Tuesday, March 20 , 2018, 12:52 am | Fair 49º


Local News

Lane Anderson’s Council Campaign Offers Different Perspective

Santa Barbara boat-dweller describes his reliance on neighborhood produce exchanges as communication, and understanding needs of residents

Lane Anderson isn’t Santa Barbara’s typical city council candidate. He doesn’t have a phone. Or a computer. He lives on a boat in the harbor with his dog, Betsy, and checks his e-mail every few days on public computers at the library or SBCC. Although he isn’t as connected in more traditional ways, Anderson’s platform is entirely dependent on community.

His campaign strategy relies largely on the concept of “neighborhood exchanges,” with which he’s been involved for years. These gatherings take place with a group of friends or neighbors who exchange produce they’ve grown and get to know each other in the process. He’s been known to ride his bike to these exchanges, with fresh produce that he raises in tow. These exchanges are also crucial to another unique strategy: he doesn’t plan to raise any money campaigning.

“I’m there to learn your experience and your opinion on what should be done at the city,” he said. “If that works, then I won’t need money.”

Anderson said he first noticed the need for community while he worked as a U.S. Postal Service letter carrier on the Mesa for 14 years before retiring. His observation that people tend to stay isolated has reinforced the importance of the exchanges for him, he said.

Anderson’s home is also on the Mesa; he’s given it to his sons while he lives on his boat. When he’s not sailing the seas, Anderson cultivates more than 40 varieties of fruits and vegetables on the family’s property, and is involved with neighborhood exchanges around the city.

Other Santa Barbara residents may also recognize Anderson as an instrumental force behind Arlington West, which began in 2003. The thousands of white crosses on the beach adjacent to Stearns Wharf were erected every week in memory of those who had given their lives in military service. Anderson organized a demonstration that was respectful of what U.S. troops were working to accomplish in Iraq and Afghanistan, and Arlington West was born out of brainstorming between local veterans and a carpenter, Stephen Sherrill.

A Vietnam veteran, Anderson worked as a Navy weapons specialist on a destroyer and said he served before he was 20 years old. Two of Anderson’s friends were killed during his service, and when he returned stateside he immediately became involved with Vietnam Veterans Against the War.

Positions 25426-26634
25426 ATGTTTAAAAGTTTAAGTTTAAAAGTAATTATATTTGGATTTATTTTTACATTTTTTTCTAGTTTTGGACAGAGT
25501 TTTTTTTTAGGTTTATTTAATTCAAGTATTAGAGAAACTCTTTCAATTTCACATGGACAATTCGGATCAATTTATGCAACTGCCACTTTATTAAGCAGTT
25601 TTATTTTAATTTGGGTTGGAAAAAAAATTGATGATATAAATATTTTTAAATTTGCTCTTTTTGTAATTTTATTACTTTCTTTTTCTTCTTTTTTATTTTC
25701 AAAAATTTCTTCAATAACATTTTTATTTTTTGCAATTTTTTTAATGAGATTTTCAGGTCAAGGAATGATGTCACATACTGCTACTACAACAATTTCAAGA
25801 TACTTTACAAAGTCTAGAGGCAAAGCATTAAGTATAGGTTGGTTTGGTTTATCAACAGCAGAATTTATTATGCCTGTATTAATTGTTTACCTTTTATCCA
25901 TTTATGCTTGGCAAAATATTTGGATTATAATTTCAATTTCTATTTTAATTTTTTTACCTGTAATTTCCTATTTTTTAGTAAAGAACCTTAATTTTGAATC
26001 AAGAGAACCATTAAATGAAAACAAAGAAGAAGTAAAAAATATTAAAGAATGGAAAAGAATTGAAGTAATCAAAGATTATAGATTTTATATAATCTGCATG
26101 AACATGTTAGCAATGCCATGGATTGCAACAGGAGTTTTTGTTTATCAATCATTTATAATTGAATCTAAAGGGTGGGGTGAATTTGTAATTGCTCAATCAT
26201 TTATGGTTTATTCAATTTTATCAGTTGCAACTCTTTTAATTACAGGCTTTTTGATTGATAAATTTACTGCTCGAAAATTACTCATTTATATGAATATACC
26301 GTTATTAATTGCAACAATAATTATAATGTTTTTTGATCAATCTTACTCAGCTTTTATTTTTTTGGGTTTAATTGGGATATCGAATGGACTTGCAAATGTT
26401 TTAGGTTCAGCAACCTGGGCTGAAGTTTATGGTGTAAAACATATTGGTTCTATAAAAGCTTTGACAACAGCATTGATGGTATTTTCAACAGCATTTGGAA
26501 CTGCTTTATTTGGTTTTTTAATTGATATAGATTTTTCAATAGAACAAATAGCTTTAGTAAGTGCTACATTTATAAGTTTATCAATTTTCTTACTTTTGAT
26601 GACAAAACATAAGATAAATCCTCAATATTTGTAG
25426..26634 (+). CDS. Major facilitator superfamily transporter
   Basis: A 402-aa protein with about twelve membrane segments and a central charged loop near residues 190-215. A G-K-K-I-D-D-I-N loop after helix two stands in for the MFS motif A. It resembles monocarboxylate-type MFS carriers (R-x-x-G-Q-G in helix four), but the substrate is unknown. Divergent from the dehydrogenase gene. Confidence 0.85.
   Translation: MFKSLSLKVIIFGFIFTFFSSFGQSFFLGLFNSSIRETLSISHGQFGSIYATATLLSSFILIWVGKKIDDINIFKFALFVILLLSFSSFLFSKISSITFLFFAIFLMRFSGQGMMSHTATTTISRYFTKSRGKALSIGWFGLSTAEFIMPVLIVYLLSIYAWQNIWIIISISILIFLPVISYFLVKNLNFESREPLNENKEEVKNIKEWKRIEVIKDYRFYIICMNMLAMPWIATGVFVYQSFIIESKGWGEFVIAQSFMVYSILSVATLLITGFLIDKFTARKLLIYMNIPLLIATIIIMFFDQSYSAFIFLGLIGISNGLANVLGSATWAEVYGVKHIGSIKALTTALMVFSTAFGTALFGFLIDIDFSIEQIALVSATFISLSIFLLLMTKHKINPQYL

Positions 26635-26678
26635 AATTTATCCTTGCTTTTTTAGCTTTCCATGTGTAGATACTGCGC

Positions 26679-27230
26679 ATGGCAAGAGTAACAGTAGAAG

“I finally gave meaning to their deaths by saying that they died so that we would learn our lesson and not do it again,” he said. When the Iraq war began, Anderson saw a parallel between the wars and began protesting.

Along with helping to maintain Arlington West over the years, Anderson said his run for council was inspired after he helped with President Obama’s campaign. Afterward, he went to El Salvador to serve as an elections observer for the country’s elections in January and March, and “witnessed the first peaceful transfer of power in the country’s history.”

“That got me thinking about change,” he said.

On a local level, Anderson said he thinks the city should give incentives for green businesses, and do more to make sure they stay environmentally sound. “People that come in with hand tools and do maintenance gardening in a different way should be given the advantage, perhaps a free business permit, if they’re fossil-fuel free,” he said.

Anderson also stressed the need to house people.

“One of the keys to our budget is going to be housing,” he said. Because the current city code mandates that every unit contain a kitchen and bathroom, he said he’d like to see more communal housing built. “We need to design our housing as co-housing,” he said. “We’re getting more and more isolated ... I don’t think it’s even good for people.’‘

Anderson’s campaign manager is Dan Litten, who ran unsuccessfully for a council seat in 2007 on an environmental platform.

Anderson admits he’s making a statement by running.

“If I get elected, I’m willing to serve, but I want to make a good showing just to show people that you don’t need to raise a lot of money,” he said.

Anderson said he may even get a cell phone as he continues to campaign, but that he can always be found exchanging produce with neighbors.

Noozhawk staff writer Lara Cooper can be reached at .(JavaScript must be enabled to view this email address).

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